Here in California, our mountains influence our weather in a particular way. We have a Mediterranean climate and big mountain ranges inland. Storms build up out on the Pacific, and they blow in toward the land. Often they hold their moisture until they get to the mountains, at which point they dump it. For this reason, the seaward sides of our mountains tend to be wetter. This would be the western side of the Sierra and the southern side of the Transverse Ranges. On the opposite side (east side of the Sierra, north side of the Transverse Ranges), we have more desert-like conditions, and the desert stretches on until you get to the Rockies. You can often see this quite spectacularly from peaks in the Transverse Ranges like the summit of Mt Baldy (San Antonio) and San Jacinto Peak: on one side is desert, on the other forests and cities.
If you look at the vegetation, you also see a slope effect. South-facing slopes get blasted with sun and tend to be brown and dry, while north-facing slopes don't get as much sun and stay greener. The slope effect is more localized than the precipitation pattern. You can often see alternating green and brown tiger stripes in the mountains.
Besides the Sierra and the Transverse Ranges, the other huge peak in California is Shasta, which is an isolated volcano cone. It does have a reputation for making its own weather, and it's said to be a bad idea to go up when there's a lenticular cloud around the summit. A physics colleague who has a background meteorology described this to me in the following way (to the best of my understanding, since he was dumbing it down for me). These lenticular clouds tend to hover around the summits of mountains. What's actually happening is that the air is not standing still. Air is flowing up and over the summit. As it rises, water droplets condense and form a visible cloud. Then as the air flows down the other side of the mountain, the droplets evaporate again and become invisible. So although the cloud stands still, the population of water droplets in it is actually constantly being depleted on one side and replaced by new ones flowing in on the other side.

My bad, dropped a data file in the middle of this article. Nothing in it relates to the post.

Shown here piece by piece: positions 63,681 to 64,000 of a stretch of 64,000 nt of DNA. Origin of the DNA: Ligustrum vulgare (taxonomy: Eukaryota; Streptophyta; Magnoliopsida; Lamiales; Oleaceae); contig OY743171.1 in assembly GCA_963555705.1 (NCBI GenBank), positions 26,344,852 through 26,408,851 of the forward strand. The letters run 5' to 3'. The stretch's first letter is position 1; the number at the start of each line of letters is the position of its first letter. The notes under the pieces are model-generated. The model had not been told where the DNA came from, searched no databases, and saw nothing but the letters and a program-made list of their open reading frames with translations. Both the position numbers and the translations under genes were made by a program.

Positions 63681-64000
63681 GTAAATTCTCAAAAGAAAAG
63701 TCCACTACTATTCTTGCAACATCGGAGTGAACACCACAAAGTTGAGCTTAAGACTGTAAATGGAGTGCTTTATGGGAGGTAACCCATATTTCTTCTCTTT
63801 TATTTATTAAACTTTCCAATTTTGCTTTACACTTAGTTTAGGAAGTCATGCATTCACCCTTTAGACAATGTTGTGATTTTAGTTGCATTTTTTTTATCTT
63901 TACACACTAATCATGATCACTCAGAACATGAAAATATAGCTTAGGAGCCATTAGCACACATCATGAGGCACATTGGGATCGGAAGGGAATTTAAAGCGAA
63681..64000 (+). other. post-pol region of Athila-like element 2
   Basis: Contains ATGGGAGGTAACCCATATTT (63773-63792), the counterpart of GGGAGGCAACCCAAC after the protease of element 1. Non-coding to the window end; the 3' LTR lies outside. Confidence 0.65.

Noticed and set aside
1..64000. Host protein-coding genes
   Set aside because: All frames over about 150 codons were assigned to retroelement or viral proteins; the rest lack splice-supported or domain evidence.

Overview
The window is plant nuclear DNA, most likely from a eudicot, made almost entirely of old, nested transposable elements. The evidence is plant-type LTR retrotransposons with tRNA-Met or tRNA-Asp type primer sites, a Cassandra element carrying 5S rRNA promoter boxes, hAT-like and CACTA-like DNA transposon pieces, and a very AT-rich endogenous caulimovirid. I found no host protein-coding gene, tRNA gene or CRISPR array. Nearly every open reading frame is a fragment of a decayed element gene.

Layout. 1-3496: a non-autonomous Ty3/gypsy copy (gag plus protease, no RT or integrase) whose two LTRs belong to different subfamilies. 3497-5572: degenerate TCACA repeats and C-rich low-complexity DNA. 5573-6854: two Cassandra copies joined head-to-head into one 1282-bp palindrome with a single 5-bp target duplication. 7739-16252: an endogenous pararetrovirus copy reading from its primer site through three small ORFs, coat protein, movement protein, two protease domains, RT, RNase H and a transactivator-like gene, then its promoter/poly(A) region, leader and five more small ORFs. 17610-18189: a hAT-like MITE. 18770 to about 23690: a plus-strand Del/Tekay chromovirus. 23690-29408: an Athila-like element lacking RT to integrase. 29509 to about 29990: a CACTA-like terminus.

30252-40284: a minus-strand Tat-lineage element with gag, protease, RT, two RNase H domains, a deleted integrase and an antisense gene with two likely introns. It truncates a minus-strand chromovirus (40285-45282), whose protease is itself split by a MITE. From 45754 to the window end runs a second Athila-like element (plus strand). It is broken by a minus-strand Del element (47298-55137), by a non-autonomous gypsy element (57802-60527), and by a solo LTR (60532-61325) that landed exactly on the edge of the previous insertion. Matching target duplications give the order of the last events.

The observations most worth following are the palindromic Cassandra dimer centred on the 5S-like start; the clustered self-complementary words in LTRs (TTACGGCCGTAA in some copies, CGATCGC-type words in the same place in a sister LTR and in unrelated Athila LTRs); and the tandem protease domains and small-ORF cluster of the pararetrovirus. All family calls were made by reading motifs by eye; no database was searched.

You may get some similar phenomena on other big, isolated peaks in Mediterranean zones, e.g., Popocatepetl/Iztaccihuatl and Kilimanjaro. However, the rain patterns are different. Mexico's dry season is California's wet season. Kilimanjaro and Mt. Kenya tend to get rain every afternoon, like clockwork, and this pattern is superimposed on the dry and wet seasons.